Designed for artisans, this system is compact in size, allowing artisans in small industries to construct and maintain the 'wall' by themselves.
Two years ago, when Shneel Malik was on a trip to explore India, she discovered the seed of innovation. It started when she came across various small-scale artists, jewellery workers and textile dyers. Though she was fascinated with their work, Shneel noticed that the outcome of their art was not just a thing of beauty, but also of danger and destruction. The process of producing textiles often released toxic residues like cadmium, arsenic and lead into the waters in the area, not only polluting the water, air and soil, but, also jeopardising the life of the artisan community.
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But, the answer to this problem was not to eliminate their skill and means of livelihood, but to focus on just the putrid waste-water. Inspired, Shneel, an architect and currently a PhD candidate at the Bio-ID Lab under the Bartlett School of Architecture, London, along with a diverse team of experts, created INDUS—a modular bioreactor wall system capable of cleaning water polluted with dyes and chemicals.
“Indus comes out from the research journey over the last few years where I have been investigating the large scale fabrication of biocompatible membranes for applications within our environment. In 2017, as part of an EPSRC Global Challenges Research Fund Project, I, along with Dr Brenda Parker (Biochemical Engineer, UCL) and Dr Laura Stoffels (Biologist, UCL), travelled to India to meet NGOs and conduct site studies to better understand the existing scenario within the artisanal communities; identifying potential design opportunities,” Shneel informs, in conversation with The Better India.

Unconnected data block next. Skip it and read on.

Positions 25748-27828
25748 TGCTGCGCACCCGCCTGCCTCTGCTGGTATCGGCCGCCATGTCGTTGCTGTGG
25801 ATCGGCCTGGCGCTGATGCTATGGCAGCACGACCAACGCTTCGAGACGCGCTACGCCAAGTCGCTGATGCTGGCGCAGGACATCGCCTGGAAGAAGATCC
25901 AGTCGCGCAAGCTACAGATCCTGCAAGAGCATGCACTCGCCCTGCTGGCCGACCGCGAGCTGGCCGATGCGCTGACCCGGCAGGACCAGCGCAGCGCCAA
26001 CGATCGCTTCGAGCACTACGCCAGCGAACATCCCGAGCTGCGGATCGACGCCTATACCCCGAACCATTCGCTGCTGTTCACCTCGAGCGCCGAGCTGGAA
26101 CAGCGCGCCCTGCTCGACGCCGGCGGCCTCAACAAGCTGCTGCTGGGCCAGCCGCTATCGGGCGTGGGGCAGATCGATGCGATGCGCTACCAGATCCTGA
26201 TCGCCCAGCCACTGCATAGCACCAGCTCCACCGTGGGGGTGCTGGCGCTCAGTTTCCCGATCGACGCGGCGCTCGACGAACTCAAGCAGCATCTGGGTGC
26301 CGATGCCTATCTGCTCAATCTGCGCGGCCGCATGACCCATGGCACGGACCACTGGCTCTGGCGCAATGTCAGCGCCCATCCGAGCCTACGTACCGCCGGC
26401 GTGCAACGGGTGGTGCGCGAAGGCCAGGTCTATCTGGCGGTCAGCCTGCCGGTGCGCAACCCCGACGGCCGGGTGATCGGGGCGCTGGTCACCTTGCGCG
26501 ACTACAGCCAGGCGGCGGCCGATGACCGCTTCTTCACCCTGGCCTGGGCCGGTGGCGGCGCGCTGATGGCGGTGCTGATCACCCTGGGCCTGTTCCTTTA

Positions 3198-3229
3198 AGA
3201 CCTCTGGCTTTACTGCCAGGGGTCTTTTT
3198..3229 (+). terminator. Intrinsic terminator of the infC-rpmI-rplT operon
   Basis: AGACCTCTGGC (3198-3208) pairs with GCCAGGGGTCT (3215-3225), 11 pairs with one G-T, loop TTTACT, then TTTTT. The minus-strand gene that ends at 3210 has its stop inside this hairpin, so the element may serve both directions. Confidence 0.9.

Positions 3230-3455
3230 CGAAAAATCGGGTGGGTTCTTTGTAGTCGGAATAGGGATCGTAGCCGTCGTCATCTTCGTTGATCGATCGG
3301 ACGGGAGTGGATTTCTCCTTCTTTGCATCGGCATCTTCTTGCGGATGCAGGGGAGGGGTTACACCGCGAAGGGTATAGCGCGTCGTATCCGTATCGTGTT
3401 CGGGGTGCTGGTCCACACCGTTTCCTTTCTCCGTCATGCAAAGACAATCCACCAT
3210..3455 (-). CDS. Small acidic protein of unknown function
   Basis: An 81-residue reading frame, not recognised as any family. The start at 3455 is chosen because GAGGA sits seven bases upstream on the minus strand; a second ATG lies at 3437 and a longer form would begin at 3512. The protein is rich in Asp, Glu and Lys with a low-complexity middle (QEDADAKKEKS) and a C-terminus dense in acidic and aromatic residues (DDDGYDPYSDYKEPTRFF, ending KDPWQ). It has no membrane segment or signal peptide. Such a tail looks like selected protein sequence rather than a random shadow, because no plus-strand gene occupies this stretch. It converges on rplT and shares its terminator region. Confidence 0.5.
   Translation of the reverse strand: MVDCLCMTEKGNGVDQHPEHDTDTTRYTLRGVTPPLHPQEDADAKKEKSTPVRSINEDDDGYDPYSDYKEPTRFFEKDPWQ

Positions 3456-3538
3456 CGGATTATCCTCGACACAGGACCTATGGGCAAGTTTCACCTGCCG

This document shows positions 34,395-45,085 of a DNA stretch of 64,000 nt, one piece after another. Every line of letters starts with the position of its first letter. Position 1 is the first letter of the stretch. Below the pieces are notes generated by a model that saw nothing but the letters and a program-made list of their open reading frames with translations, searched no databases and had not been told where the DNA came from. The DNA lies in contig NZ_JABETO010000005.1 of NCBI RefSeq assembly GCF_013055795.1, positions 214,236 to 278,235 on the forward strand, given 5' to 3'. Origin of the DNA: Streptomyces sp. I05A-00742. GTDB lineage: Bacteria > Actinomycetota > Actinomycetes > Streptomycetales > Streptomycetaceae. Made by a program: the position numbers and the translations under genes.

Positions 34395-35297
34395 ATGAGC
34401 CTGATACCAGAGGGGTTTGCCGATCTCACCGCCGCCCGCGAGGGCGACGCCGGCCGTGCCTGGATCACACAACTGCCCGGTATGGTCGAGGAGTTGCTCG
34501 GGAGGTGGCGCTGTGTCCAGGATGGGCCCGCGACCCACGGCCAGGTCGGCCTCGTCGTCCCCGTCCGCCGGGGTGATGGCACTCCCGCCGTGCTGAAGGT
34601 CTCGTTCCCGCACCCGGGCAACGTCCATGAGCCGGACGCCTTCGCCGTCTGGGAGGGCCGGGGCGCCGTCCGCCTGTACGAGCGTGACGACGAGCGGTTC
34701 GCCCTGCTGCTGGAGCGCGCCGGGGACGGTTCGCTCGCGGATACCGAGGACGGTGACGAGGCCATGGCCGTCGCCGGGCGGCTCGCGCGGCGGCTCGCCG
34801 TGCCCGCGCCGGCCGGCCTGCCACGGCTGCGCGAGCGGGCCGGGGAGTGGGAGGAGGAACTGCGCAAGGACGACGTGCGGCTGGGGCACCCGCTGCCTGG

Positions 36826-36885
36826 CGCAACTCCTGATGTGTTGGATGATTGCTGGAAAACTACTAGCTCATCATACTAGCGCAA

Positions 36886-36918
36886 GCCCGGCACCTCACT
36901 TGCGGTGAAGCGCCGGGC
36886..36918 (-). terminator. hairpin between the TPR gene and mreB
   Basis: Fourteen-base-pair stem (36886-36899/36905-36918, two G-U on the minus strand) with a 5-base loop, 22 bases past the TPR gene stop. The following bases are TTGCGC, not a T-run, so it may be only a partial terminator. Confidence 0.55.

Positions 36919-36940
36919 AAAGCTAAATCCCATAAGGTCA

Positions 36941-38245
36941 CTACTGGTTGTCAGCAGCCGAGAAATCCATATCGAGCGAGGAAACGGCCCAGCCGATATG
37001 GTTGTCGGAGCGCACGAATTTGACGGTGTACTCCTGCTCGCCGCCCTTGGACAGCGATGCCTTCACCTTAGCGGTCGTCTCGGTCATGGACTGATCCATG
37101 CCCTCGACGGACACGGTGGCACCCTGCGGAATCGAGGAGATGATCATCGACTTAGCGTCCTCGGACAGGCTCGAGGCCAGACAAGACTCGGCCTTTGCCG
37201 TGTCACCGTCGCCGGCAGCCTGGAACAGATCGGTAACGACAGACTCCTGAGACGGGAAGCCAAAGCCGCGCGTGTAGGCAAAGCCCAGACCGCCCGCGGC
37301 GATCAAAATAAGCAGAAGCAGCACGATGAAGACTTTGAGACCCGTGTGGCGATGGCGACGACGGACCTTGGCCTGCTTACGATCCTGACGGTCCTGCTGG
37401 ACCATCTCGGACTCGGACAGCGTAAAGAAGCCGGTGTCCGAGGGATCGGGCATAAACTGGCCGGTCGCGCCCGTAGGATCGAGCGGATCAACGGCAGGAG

Brenda, a biochemical engineer and Shneel’s Ph.D supervisor, has been conducting research using microalgae to treat wastewater. And Shneel’s research on designing biological scaffolds for the photosynthetic activity of microalgae, complimented her research.
“Neither the artisans have any space available for Westernised high-tech water treatment solutions, nor do they have the economic capacity to get additional support. Therefore, we started to design a system which is both spatially compatible, but more importantly, can be constructed and maintained by the artisans themselves,” says Shneel.
Based on the principle of bioremediation, Shneel, Brenda, and Professor Marcos Cruz have designed this structure which is layered with microalgae and seaweed-based hydrogel. It cleans heavy materials from waste-water, everytime it passes through it. And, all of this has been done in a cost-effective way.
Along with the help and support of NGOs like Pure Earth and CEE that focus on battling pollution, the team conducted on-ground surveys of multiple sites in Kolkata (bangle-makers) and Panipat (textile dyers), among others.
“These site visits made us better understand the site and context-specific constraints and challenges in wastewater treatment,” she told TBI.
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But, how exactly, does the system work?